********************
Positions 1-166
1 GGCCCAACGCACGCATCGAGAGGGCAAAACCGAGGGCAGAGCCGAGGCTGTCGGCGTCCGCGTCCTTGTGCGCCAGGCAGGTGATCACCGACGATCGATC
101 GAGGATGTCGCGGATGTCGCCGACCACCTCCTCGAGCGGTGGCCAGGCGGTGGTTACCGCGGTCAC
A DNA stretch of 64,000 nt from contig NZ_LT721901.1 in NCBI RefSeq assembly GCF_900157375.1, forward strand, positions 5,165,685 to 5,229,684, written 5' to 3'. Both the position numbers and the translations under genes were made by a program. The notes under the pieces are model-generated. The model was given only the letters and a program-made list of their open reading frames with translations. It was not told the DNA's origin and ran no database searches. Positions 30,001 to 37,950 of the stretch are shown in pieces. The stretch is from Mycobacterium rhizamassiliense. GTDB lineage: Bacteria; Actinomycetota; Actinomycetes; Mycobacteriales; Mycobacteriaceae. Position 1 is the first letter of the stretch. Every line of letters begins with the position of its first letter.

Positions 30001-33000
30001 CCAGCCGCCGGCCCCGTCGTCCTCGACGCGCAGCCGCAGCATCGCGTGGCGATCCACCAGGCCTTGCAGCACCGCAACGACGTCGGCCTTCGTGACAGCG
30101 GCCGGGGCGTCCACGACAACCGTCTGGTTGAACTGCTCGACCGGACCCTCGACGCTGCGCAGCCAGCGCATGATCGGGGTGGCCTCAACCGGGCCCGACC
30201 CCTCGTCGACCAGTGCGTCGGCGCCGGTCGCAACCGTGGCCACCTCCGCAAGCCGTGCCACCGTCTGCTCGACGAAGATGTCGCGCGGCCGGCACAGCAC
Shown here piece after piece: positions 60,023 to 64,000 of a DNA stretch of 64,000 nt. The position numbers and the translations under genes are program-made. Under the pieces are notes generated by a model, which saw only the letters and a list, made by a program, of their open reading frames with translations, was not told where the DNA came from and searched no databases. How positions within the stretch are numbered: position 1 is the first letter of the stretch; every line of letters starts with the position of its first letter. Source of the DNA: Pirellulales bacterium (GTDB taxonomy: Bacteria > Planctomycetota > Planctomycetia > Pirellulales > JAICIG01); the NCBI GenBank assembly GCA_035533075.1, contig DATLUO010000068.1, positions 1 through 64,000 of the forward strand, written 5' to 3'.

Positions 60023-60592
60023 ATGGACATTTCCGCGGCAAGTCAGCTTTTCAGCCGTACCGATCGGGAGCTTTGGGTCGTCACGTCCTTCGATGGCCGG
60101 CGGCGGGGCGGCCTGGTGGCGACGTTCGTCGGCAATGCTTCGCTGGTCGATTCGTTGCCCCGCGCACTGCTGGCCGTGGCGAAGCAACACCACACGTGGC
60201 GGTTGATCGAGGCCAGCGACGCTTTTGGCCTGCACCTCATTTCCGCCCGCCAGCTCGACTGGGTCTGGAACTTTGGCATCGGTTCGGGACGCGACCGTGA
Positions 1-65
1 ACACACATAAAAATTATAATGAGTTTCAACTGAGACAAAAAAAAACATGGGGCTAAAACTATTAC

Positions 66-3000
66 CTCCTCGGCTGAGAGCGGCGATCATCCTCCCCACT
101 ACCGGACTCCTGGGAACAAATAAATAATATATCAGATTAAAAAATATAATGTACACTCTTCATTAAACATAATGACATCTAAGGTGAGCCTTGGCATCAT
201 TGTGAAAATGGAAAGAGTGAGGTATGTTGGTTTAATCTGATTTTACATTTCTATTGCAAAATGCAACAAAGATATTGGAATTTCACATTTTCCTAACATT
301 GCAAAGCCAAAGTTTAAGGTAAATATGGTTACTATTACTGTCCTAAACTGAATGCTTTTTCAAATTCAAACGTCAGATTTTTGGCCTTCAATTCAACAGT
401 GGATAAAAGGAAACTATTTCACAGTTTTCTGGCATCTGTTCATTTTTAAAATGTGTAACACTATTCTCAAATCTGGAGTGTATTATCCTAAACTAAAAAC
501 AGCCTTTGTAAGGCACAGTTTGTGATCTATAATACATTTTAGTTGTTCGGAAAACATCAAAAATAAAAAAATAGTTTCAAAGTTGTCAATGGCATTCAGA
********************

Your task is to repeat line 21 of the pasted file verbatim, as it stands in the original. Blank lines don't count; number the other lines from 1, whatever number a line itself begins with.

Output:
401 GGATAAAAGGAAACTATTTCACAGTTTTCTGGCATCTGTTCATTTTTAAAATGTGTAACACTATTCTCAAATCTGGAGTGTATTATCCTAAACTAAAAAC